11. Cross sections and thermonuclear reaction rates of proton-induced reactions on 37Cl

    International Nuclear Information System (INIS)

    Weber, R.O.; Tingwell, C.I.W.; Mitchell, L.W.; Sevior, M.E.; Sargood, D.G.

    1984-01-01

    The yields of γ-rays from the reactions of 37 Cl(p,γ) 38 Ar and 37 Cl(p,αγ) 34 S have been measured as a of bombarding energy over the ranges 0.65 - 2.15 MeV and 1.25 -2.15 MeV respectively, and the yield of neutrons from 37 Cl(p,n) 37 Ar from threshold to 2.50 MeV. The results are compared with global statistical-model calculations and thermonuclear reaction rates are calculated for the temperature range 5 x 10 8 - 10 10 K. The significance of these thermonuclear reaction rates for stellar nucleosynthesis calculations is discussed

  12. Charged-particle induced thermonuclear reaction rates: a compilation for astrophysics

    International Nuclear Information System (INIS)

    Grama, Cornelia; Angulo, C.; Arnould, M.

    2000-01-01

    The rapidly growing wealth of nuclear data becomes less and less easily accessible to the astrophysics community. Mastering this volume of information and making it available in an accurate and usable form for incorporation into stellar evolution or nucleosynthesis models become urgent goals of prime necessity. we report on the results of the European network NACRE (Nuclear Astrophysics Compilation of REaction rates). The principal motivation for the setting-up of the NACRE network has been the necessity of building up a well-documented and detailed compilation of rates for charged-particle induced reactions on stable targets up to Si and on unstable nuclei of special significance in astrophysics. This work is meant to supersede the only existing compilation of reaction rates issued by Fowler and collaborators. The cross section data and/or resonance parameters for a total of 86 charged-particle induced reactions are given and the corresponding reaction rates are calculated and given in tabular form. When cross section data are not available in the whole needed range of energies, the theoretical predictions obtained in the framework of the Hauser-Feshbach model is used. Uncertainties are analyzed and realistic upper and lower bounds of the rates are determined. Reverse reaction rates and analytical approximations of the adopted rates are also provided. (authors)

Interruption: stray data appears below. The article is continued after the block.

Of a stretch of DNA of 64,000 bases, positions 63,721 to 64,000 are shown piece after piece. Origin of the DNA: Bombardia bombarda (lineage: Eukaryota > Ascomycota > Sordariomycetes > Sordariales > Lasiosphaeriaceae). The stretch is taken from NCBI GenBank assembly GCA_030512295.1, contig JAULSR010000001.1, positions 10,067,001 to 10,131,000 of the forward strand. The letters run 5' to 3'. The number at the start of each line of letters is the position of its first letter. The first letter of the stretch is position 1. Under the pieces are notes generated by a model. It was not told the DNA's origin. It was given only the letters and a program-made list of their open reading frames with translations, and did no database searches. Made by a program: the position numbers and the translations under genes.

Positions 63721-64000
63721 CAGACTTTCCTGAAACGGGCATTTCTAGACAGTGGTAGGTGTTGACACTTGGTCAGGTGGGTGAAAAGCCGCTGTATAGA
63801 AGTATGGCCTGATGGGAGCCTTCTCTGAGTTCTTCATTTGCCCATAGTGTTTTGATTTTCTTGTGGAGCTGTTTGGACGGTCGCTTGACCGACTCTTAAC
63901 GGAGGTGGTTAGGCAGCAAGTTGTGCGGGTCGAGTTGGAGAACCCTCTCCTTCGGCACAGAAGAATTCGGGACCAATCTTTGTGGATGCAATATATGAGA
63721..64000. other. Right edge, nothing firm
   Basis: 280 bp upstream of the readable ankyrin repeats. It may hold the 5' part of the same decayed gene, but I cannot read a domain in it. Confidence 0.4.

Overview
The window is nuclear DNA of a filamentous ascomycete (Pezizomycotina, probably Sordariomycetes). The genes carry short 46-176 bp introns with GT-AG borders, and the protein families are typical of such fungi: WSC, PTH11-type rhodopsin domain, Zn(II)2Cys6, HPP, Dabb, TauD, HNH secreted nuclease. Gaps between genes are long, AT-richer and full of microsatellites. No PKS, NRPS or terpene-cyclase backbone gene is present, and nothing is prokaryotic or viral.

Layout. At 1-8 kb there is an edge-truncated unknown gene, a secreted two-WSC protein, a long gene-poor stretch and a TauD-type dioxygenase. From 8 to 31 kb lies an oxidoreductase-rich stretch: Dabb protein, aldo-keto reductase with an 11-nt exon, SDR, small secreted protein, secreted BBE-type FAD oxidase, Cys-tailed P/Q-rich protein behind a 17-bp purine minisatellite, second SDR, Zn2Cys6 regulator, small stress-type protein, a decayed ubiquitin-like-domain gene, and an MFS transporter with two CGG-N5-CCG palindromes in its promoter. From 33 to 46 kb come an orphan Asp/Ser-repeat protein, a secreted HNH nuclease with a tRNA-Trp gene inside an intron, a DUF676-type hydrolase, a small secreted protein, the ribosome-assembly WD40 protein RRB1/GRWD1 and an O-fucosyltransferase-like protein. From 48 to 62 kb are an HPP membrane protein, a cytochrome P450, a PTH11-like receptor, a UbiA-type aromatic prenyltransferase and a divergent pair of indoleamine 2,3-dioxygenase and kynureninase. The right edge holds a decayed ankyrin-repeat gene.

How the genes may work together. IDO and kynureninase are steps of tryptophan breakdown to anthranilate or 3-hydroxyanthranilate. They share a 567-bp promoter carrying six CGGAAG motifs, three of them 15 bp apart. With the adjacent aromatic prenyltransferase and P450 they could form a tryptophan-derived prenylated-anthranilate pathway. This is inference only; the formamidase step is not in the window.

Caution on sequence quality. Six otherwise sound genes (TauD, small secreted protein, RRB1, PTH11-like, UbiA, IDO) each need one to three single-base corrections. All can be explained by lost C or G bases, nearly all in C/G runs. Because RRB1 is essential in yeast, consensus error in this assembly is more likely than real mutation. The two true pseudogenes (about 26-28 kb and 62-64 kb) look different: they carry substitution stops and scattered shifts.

13. Charged-particle induced thermonuclear reaction rates: a compilation for astrophysics

    International Nuclear Information System (INIS)

    Grama, Cornelia

    1999-01-01

    The rapidly growing wealth of nuclear data becomes less and less easily accessible to the astrophysics community. Mastering this volume of information and making it available in an accurate and usable form for incorporation into stellar evolution or nucleosynthesis models become urgent goals of prime necessity. We report on the results of the European network NACRE (Nuclear Astrophysics Compilation of REaction rates). The principal motivation for the setting-up of the NACRE network has been the necessity of building up a well-documented and detailed compilation of rates for charged -particle induced reactions on stable targets up to Si and on unstable nuclei of special significance in astrophysics. This work is meant to supersede the only existing compilation of reaction rates issued by Fowler and collaborators. The cross section data and/or resonance parameters for a total of 86 charged-particle induced reactions are given and the corresponding reaction rates are calculated and given in tabular form. When cross section data are not available in the whole needed range of energies the theoretical predictions obtained in the framework of the Hauser-Feshbach model are used. Uncertainties are analyzed and realistic upper and lower bounds of the rates are determined. Reverse reaction rates and analytical approximations of the adopted rates are also provided. (author)

  14. Analysis of reaction products formed in the gas phase reaction of E,E-2,4-hexadienal with atmospheric oxidants: Reaction mechanisms and atmospheric implications

    Science.gov (United States)

    Colmenar, I.; Martin, P.; Cabañas, B.; Salgado, S.; Martinez, E.

    2018-03-01